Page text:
This gets round the problems caused if you calculate the day wrongly. Getting the date wrong will invalidate the notice and you can only rectify it by serving a new notice, the subject of a lot of litigation.

The House of Lords decision in Mannai Investments is the leading authority on this. You can read it online but in brief it says that if you get a notice wrong, then even if the tenant knows perfectly well what you intended, you cannot rectify the situation without serving a fresh, correct notice. 'The key does not fit the lock and so the door does not open' (or some such).

Disclaimer: I am a lawyer but not a property litigator. However my friend at work is a property litigator and I know that he always does the '2 letters' method when giving notices to get round any dispute over whether or not a notice is given effectively.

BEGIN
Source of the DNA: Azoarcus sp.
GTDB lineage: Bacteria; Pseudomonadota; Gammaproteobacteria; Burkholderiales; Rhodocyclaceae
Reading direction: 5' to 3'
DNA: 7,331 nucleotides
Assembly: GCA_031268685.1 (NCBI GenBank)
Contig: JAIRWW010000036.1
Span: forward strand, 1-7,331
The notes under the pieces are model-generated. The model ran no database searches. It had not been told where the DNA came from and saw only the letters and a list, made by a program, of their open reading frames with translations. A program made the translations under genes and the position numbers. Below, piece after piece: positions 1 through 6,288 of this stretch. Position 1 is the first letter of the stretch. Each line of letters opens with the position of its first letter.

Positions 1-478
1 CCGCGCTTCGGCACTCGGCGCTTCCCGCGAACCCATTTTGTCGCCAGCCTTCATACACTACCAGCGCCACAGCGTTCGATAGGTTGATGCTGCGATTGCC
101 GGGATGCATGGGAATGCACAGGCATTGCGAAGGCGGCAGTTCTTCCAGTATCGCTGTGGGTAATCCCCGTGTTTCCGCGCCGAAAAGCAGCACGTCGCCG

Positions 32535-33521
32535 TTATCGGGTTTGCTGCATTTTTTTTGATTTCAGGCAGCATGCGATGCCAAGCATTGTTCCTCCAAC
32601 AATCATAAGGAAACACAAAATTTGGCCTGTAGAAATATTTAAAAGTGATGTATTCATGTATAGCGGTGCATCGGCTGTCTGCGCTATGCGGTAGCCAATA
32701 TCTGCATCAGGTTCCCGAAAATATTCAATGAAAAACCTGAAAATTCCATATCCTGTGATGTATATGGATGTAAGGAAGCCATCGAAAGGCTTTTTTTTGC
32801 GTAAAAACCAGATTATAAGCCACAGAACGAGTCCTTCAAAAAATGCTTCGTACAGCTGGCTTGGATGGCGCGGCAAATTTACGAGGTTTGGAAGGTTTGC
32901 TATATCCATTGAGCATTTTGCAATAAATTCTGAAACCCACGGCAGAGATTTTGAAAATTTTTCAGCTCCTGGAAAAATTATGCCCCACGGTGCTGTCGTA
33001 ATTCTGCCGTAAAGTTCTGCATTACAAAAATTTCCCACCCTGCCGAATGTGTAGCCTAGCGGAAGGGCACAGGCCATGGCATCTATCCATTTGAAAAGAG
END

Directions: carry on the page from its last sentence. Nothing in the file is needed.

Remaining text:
YoniMakesTheWorldGoAround Sat 13-Apr-13 07:32:53

Thanks all, really appreciate the time taken to reply, will take on board advice and let you know the outcome smile

M6Toll Sat 13-Apr-13 09:38:00

Not true pettyprudence my rent due date as a tenant and the rent due date my tenant pays me as a Landlord are the dates the tenancy began. Notice does have to run from the rent due date.

LadyMercy Sat 13-Apr-13 19:20:19

OP, did you take a deposit from your tenant? If so i hope it's in a scheme and the prescribed information was handed over.

jennywren45 Sat 13-Apr-13 20:06:21

What's that got to do with it, ladyMercy?

lalalonglegs Sat 13-Apr-13 22:39:55

If the tenancy hasn't been protected properly, then a judge won't uphold a S21 notice. You can download a free S21 notice from Landlord Zone which has all the correct wording.

YoniMakesTheWorldGoAround Sun 14-Apr-13 07:09:08

Yes. Deposit is protected.

I have been doing this for 7 years, so I'm not clueless, just been lucky that I've never had to evict a tenant and have heard the horror stories.

Are there still landlords out there that don't know you should protect deposits?

YoniMakesTheWorldGoAround Sun 14-Apr-13 07:10:11

Oh, and her rent is paid on the 1st so the 30th is the last date of her periodic tenancy.